Unlike adults with full-sized eyes, children require specialized surgical instrumentation and techniques. When performed by an experienced surgeon, cataract removal is generally safe. The most common risks include glaucoma, retinal detachment, infection and the need for more surgeries.
After surgery, children often need some combination of contact lenses, intraocular lenses implanted in the eye or glasses. If amblyopia has developed, the child may need patching. This treatment involves covering the stronger eye to stimulate vision in the weaker eye.
Foldable vs. Non-foldable Lenses -
In conventional cataract surgery & in SICS (Small Incision suture less Cataract Surgery) a large cut or incision is made in the eye to remove the cataract. This is followed by insertion of a rigid non flexible 6.0/6.5 mm lens through the incision into the eye. These lenses are rarely used these days.
In phacoemulsification the entire operation done through a small hole of 3.0 mm or less. It is not possible to implant a rigid lens. The doctors use very flexible lenses which can be folded and loaded in special injectors and inserted through the small hole into the eye. These are currently the preferred lens to be used.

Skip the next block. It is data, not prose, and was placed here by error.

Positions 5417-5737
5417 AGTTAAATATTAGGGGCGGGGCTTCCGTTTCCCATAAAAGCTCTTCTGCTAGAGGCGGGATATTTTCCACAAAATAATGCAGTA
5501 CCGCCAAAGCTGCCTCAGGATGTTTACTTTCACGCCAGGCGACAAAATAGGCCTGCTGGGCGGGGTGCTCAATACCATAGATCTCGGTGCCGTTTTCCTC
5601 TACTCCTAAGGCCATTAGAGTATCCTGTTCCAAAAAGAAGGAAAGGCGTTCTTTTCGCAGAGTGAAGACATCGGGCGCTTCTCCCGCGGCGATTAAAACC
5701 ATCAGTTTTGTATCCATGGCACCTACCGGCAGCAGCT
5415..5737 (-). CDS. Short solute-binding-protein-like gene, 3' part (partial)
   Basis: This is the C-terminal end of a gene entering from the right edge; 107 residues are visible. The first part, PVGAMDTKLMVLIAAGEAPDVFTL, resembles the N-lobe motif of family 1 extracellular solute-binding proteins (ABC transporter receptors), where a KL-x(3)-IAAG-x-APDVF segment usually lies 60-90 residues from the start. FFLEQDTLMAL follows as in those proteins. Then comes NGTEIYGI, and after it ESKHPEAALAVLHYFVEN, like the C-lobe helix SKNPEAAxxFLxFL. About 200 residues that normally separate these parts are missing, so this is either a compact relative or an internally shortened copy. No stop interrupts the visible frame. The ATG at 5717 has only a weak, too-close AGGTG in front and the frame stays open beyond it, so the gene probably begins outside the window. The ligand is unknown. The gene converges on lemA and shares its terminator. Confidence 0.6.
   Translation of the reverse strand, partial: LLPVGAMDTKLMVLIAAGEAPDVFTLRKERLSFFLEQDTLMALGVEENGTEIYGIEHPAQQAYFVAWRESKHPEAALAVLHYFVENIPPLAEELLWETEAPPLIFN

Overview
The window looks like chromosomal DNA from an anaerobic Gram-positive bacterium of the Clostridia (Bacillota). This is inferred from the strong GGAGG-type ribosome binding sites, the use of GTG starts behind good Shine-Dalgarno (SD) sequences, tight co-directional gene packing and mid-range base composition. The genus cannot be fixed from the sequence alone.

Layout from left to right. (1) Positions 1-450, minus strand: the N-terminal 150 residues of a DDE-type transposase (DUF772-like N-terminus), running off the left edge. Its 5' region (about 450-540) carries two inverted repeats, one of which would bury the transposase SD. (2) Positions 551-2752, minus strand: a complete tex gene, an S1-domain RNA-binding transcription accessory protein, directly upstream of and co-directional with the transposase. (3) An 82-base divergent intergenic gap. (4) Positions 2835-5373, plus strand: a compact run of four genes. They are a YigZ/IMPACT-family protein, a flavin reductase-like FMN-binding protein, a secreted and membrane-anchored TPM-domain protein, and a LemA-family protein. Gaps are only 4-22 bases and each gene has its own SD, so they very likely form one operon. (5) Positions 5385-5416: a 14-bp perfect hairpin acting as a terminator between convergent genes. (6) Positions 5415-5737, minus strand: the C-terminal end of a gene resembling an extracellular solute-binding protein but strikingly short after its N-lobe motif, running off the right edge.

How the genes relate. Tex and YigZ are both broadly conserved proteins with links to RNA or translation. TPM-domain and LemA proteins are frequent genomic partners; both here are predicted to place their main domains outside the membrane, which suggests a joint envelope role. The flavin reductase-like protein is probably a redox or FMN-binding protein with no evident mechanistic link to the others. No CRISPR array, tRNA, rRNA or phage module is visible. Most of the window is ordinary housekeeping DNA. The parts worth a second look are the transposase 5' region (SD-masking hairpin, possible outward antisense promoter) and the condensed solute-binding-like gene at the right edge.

There Are Two Methods Of Cataract Surgery :-
In this technique, incisions are made and the cataract is broken into smaller pieces and aspirated, and then the intraocular lens is implanted. The surgery is done under topical anesthesia, only drops are used.
Cataract surgery is done using this femtosecond laser. It makes -bladeless, laser- made incisions, perfect circular opening and also to break the cataract into smaller pieces. It is followed up with lens removal and intraocular lens implantation. It significantly reduces the risk of complications, makes the surgery simpler, more precise, and gives more predictable visual results and faster recovery.